Published September 1, 2001 | September 2001 issue
Small amounts of rain in June were not enough to temper Montana's drought conditions, and wheat farmers continued to fare poorly. A report from the Montana Agricultural Statistics Service indicates that in the north-central region lag behind average growth. As a result, farmers are struggling to feed livestock, and some have been forced to cull herds or switch supplemental feed. Hi-Line area farmers also note the drop in precipitation to levels as low as 35 percent of normal rainfall.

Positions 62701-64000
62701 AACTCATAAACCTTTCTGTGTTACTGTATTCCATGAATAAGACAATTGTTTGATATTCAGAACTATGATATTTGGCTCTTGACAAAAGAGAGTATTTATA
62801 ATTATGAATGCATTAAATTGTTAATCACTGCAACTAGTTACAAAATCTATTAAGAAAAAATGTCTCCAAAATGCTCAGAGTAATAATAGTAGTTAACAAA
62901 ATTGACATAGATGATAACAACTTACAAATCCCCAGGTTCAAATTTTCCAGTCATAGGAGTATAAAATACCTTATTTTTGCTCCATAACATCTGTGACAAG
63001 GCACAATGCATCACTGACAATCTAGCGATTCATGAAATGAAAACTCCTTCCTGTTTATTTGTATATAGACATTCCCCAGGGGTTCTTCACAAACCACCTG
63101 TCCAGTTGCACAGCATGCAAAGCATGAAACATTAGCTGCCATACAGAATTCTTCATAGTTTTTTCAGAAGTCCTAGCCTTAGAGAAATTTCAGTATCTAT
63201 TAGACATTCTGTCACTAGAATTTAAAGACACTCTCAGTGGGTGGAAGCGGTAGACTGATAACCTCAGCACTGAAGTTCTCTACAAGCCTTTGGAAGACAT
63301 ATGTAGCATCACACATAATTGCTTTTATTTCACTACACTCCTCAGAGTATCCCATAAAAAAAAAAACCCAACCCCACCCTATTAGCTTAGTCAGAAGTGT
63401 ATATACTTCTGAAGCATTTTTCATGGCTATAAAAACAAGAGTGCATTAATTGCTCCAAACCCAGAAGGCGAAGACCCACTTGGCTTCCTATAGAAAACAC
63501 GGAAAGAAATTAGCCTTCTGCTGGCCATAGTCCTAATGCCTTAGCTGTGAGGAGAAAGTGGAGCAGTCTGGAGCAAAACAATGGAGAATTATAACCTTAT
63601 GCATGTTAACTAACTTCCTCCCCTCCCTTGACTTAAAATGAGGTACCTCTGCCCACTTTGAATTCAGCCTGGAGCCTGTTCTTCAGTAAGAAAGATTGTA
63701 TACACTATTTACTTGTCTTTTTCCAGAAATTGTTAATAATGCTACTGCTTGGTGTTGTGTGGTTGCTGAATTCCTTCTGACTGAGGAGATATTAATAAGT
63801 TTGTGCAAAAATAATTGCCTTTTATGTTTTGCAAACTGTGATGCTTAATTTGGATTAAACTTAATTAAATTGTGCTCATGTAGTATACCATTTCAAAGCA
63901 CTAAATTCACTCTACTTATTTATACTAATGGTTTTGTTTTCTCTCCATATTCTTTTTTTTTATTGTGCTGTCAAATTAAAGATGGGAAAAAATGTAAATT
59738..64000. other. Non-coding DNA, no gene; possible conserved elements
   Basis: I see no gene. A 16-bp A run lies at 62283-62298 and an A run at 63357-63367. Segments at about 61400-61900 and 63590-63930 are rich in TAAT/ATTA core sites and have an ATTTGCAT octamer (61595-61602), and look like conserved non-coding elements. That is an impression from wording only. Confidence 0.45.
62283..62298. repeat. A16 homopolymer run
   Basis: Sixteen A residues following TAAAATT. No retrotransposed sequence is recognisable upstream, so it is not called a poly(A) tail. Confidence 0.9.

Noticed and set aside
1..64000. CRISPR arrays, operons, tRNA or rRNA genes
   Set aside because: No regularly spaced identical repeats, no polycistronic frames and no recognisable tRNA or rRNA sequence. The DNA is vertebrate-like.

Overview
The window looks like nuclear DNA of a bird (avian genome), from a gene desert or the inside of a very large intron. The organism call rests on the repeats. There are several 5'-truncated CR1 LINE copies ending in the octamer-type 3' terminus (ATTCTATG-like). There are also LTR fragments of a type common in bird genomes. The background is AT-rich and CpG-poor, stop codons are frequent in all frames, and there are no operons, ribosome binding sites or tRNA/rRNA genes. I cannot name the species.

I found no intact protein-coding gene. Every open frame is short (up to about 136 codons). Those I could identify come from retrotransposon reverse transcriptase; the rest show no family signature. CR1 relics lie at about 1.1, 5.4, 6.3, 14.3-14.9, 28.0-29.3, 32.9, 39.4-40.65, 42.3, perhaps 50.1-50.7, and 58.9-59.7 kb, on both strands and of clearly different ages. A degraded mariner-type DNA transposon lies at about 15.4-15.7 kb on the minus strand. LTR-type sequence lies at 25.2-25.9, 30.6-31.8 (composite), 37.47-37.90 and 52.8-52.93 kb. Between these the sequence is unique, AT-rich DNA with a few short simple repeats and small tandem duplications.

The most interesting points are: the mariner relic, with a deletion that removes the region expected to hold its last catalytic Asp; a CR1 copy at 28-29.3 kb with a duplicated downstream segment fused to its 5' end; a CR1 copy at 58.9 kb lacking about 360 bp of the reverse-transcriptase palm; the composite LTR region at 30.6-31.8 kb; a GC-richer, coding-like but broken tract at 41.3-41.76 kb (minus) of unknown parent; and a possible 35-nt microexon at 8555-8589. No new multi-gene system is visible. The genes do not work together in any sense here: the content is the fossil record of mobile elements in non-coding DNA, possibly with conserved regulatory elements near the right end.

In response, federal officials have opened Conservation Reserve Program lands in several counties for emergency grazing and haying. Normally, farmers sign a 10-year agreement to refrain from using the land, in exchange for payment from the government. With the severity of crop damage, the CRP lands comprise the only grass available for feeding livestock in certain areas, but that grass is itself in poor condition.